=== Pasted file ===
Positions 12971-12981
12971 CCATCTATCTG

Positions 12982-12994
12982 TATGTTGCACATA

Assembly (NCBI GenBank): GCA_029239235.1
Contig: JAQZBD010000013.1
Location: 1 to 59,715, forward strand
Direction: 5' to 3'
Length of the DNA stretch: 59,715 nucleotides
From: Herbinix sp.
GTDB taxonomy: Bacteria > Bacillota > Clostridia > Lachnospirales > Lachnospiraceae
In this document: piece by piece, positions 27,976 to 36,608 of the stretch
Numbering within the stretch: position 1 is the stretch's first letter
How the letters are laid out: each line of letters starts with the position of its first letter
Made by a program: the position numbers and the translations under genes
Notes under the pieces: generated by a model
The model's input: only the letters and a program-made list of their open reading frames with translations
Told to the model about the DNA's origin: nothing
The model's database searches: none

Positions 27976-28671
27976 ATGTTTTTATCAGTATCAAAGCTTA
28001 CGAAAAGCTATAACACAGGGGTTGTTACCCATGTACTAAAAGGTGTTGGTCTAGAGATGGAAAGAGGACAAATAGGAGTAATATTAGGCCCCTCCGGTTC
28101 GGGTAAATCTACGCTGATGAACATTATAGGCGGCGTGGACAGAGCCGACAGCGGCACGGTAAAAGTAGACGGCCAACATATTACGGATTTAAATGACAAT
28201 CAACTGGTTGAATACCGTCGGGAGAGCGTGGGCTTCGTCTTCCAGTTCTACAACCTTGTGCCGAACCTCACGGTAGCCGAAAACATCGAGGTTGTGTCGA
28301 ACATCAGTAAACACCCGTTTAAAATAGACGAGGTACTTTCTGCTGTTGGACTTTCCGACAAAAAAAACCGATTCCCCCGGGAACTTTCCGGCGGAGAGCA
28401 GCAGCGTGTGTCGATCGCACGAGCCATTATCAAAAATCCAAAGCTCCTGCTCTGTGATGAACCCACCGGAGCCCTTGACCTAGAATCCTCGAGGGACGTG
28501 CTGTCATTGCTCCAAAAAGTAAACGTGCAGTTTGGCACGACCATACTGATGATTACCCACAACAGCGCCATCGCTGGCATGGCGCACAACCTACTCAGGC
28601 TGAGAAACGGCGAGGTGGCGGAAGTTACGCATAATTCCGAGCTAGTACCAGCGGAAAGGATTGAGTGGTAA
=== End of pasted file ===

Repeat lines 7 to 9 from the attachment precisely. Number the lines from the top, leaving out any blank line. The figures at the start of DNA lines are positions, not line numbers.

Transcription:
Location: 1 to 59,715, forward strand
Direction: 5' to 3'
Length of the DNA stretch: 59,715 nucleotides